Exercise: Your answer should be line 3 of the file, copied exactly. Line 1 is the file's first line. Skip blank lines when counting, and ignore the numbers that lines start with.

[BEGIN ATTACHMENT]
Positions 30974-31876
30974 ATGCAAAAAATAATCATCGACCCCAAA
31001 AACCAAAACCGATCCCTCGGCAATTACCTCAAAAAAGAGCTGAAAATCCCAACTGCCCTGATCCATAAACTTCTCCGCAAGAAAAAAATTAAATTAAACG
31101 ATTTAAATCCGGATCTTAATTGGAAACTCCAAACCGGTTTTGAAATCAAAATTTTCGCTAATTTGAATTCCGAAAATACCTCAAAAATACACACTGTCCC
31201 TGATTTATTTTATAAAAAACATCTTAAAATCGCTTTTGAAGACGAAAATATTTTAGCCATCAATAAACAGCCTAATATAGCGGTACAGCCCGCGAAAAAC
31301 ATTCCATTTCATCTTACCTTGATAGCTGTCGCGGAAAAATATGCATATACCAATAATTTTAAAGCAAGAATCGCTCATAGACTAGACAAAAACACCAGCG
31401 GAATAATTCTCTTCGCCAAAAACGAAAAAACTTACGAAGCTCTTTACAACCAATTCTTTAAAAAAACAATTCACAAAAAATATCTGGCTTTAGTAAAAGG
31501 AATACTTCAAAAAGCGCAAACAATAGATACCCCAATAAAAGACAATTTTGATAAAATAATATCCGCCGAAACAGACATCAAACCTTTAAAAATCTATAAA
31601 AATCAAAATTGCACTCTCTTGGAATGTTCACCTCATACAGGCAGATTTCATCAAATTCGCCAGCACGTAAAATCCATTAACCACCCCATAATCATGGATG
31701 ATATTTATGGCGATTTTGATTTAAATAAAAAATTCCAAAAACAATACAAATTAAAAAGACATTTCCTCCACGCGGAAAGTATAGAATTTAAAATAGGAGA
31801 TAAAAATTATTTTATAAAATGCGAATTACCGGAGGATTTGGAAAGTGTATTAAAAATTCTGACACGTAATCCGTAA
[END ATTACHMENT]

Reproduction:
31001 AACCAAAACCGATCCCTCGGCAATTACCTCAAAAAAGAGCTGAAAATCCCAACTGCCCTGATCCATAAACTTCTCCGCAAGAAAAAAATTAAATTAAACG